After Jerusalem by Mark Patrick Lynch

AFTER JERUSALEM

Mark Patrick Lynch

At first there was shuffling, scratching, a long moment of silence. And then the voice whispered in the close dark, hesitantly forming words on the other side of the grille.

“I’m sorry, Father. I don’t know how to begin this.”

The priest did his best to stifle a sigh. On top of so much else, was he now expected to guide those without the Faith as well? While he was aware that Sin knew no boundaries and moved freely among men of all creeds, might it not find absolution elsewhere?

He’d foolishly hoped a new parish might present him with some respite from the unending struggle; after all, there were fewer people here than in the grand cities and colonies he’d served during his many years wearing the collar.

Yet it seemed that some great irony was being played, because he was busier now than ever.

He brought hands heavily corded with veins together as if in prayer, and, trying to keep the tiredness and disappointment from his voice, asked his question.

“You’re not a Catholic, then?”

“Lapsed,” came the answer, eventually. “A long time ago.”

Father O’Connor closed his eyes and rested the back of his head against the rear of the confessional. He thought of the many voices that had drifted through similarly patterned grilles beside his cheek over the years. In city after city the lost had come to him, whisperers, sobbers, wailers – all petitioning him for some form of release from their troubles. There never seemed to be a change in the routine.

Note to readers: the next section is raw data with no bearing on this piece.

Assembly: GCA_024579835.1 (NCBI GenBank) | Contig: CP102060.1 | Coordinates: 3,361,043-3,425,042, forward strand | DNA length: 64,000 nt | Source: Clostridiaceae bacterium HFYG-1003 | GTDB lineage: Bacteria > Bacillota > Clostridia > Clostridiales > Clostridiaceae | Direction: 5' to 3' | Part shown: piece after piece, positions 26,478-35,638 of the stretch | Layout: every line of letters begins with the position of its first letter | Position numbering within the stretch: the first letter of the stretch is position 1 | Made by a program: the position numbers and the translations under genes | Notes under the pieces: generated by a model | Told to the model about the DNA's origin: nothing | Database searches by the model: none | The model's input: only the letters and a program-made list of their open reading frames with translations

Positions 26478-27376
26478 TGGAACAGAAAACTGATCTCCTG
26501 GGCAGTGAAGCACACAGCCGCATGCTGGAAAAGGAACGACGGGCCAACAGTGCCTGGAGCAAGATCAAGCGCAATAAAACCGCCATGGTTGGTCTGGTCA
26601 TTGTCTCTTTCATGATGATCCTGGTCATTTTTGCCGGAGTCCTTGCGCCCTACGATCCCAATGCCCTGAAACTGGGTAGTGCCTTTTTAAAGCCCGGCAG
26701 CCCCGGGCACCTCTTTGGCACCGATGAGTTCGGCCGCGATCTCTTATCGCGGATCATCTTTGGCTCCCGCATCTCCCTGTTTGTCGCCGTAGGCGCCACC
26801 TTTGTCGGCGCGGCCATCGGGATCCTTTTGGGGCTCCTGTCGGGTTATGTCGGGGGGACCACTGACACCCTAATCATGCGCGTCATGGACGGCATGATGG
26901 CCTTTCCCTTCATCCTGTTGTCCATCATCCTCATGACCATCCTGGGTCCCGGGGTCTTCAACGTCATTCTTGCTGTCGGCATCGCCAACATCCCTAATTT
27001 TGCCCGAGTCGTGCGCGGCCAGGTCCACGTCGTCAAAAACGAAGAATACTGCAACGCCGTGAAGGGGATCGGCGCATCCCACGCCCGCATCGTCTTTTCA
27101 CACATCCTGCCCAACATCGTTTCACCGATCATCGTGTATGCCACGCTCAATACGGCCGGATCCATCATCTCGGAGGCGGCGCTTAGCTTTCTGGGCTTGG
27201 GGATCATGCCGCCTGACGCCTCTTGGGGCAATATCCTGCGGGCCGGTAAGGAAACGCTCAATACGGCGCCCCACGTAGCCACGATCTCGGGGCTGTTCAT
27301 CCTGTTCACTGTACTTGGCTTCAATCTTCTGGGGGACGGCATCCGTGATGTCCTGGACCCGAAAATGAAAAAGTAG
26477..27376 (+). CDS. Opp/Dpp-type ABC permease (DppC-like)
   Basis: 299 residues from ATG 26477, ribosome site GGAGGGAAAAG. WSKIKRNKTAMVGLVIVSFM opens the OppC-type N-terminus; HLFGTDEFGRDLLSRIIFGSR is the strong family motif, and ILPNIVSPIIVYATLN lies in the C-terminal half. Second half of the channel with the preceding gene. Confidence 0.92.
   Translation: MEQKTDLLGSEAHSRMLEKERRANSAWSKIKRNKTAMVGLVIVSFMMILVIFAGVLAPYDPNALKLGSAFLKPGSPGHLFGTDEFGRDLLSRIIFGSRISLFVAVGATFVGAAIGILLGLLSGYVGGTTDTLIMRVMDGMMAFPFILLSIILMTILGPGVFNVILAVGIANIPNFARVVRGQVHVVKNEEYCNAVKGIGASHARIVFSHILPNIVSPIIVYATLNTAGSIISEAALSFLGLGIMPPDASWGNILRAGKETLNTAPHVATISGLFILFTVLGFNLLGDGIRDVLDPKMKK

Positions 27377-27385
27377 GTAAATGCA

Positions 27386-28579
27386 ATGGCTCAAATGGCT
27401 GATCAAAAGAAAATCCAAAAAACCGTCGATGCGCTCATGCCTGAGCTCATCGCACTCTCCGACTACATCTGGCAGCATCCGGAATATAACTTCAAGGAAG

“But it’s not been so long that you’ve forgotten the confessional?”

“Some things stay with you. I was very young . . .”

“And not been back to the church since?”

“Weddings and funerals, Father.”

Did the priest detect a hint of guilt there? Perhaps. The world, new to him as it was, appeared filled with it. There had been so many funerals of one kind or another, and they had tired him considerably. Outside his confession box, candles burned traces of unfamiliar gases at the altar. Quivering flames hungry with stars of green and yellow and fuchsia in remembrance of those long since passed. They burned while blue autumn leaves pressed against the stained glass windows above, twisted trees attempting to gain admittance, as if in so doing they might be relieved of the ghosts beneath their dying roots. So many dead, thought Father O’Connor. So, so many dead. It was a wonder the world didn’t implode with their weight.

Collecting himself, Father O’Connor blinked in the darkness of his booth and brought his thoughts to the present and this poor man in need of . . . something.

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